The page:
A bush usually 6 to 10 ft high, of erect, stiff habit, partially evergreen in ordinary seasons, but losing most or all of its leaves during winters of unusual severity. Leaves leathery, even hard in texture, produced in tufts in the axils of stiff triple spines, or (near the end of the shoots) simple spines. Each leaf is 1⁄2 to 1 in. long, obovate or oblong, tapered at the base to a short stalk, spine-tipped but otherwise quite entire, glabrous. Flowers solitary on stalks 3⁄4 to 1 in. long, amber yellow; one or two flowers spring from each tuft of leaves. Fruit globular or orange-shaped, dark purple. Bot. Mag., t. 6505.
An old inhabitant of gardens, having been introduced about 1826 by Anderson, the botanical collector attached to Capt. King’s expedition to survey the Magellan Straits. Seeds were sent to Low’s nursery at Clapton, and a plant flowered there in 1831. It is the first of the true barberries to flower, its blossoms appearing early in April, sometimes in March. The berries are said to be used for conserves, etc., in Chile, where it extends from Tierra del Fuego to the latitude of Santiago; it is also found in Argentina. A fine example grew in the garden at Monreith, 13 ft high and 28 ft through.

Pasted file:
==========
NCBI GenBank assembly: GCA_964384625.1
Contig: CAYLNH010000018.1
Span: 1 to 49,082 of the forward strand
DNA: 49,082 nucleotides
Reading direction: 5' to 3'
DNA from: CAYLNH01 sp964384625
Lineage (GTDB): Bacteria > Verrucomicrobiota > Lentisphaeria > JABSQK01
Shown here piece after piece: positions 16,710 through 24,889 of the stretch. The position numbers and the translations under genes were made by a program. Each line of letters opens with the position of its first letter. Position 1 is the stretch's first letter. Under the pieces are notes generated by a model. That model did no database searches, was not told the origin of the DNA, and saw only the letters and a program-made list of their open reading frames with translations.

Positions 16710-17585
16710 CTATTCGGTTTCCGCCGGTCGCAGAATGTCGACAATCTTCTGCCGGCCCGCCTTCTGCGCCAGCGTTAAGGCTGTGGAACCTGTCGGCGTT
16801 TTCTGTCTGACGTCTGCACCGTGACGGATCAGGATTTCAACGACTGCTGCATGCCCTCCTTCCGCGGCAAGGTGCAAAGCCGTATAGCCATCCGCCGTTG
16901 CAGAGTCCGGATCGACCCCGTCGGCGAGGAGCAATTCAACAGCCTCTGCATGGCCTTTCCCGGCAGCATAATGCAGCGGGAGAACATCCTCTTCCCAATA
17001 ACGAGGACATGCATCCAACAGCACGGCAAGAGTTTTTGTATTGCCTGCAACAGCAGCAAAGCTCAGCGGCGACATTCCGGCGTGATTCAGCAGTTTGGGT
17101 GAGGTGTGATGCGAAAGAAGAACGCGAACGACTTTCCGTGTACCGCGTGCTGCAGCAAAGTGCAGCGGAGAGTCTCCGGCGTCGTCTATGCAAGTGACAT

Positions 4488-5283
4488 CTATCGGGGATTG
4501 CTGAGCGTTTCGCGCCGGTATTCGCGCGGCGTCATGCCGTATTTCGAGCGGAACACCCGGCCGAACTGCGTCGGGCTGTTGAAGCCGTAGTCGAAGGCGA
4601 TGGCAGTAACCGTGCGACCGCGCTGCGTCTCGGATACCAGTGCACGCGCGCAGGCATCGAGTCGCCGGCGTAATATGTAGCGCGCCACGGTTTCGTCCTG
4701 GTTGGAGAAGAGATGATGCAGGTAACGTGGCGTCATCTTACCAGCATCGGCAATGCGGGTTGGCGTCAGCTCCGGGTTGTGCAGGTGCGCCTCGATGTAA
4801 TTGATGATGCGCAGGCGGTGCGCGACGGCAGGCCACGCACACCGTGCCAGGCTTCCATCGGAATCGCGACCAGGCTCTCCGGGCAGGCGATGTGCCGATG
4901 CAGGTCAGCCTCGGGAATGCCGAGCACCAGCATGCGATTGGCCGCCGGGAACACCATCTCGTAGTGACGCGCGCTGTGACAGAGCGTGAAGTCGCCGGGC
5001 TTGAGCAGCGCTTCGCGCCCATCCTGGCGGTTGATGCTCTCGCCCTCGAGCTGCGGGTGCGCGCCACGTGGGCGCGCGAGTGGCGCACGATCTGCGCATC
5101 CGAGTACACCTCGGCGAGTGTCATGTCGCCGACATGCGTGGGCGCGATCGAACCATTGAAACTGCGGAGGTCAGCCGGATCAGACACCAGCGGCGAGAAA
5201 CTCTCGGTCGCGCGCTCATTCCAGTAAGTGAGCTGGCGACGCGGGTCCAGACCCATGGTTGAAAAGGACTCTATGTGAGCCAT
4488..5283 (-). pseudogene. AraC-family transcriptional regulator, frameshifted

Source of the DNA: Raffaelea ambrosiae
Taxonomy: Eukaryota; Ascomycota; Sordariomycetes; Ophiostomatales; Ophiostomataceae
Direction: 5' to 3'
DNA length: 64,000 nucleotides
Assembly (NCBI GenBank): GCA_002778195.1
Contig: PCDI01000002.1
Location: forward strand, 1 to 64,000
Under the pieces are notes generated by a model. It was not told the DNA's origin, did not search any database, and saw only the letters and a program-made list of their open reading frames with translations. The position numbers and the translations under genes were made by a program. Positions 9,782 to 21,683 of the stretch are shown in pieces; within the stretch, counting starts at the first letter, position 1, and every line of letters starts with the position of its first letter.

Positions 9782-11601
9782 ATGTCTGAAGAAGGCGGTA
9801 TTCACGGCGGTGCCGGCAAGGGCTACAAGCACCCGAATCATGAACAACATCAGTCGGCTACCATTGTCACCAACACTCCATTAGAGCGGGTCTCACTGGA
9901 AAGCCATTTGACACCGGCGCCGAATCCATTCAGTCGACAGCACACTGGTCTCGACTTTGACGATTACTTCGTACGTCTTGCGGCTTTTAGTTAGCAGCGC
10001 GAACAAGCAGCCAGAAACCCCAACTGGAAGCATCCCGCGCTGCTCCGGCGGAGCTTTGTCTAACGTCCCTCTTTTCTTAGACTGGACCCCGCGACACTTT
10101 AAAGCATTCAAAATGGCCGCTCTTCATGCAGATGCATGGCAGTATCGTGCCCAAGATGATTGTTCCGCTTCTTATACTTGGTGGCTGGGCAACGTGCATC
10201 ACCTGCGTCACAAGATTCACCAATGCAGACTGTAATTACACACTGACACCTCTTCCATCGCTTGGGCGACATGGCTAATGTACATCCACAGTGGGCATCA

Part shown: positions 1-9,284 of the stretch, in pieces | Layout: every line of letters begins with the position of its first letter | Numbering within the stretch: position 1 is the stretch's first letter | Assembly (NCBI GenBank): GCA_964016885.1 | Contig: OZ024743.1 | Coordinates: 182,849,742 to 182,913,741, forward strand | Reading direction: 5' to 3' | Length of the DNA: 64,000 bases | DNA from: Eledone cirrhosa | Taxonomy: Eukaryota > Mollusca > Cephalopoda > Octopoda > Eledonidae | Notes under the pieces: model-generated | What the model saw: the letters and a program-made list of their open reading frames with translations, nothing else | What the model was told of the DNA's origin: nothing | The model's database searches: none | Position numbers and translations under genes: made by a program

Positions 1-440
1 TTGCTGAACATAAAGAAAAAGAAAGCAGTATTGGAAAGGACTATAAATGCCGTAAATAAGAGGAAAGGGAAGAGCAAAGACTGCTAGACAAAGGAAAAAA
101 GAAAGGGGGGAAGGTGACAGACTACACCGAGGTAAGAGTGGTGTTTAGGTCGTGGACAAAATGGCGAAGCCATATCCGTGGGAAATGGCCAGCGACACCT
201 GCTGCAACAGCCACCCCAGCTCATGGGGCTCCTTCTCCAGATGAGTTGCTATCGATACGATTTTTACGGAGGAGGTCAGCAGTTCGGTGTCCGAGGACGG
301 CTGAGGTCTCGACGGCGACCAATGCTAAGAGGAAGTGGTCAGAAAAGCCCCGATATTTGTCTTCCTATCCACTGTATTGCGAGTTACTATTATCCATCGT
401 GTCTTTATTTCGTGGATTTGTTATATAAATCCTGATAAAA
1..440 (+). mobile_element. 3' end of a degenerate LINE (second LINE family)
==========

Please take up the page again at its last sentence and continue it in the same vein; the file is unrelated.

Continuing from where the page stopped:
cv. ‘Aureo-marginata’. – Leaves edged with golden yellow.
cv. ‘nana’. – a curious dwarf form of tufted habit, producing a thick mass of weak, unarmed stems rarely more than 18 in. high; leaves larger, rounder than in the type; flowers rarely seen. Described by Carrière in Rev. Hort., 1867, p. 260, as B. dulcis nana.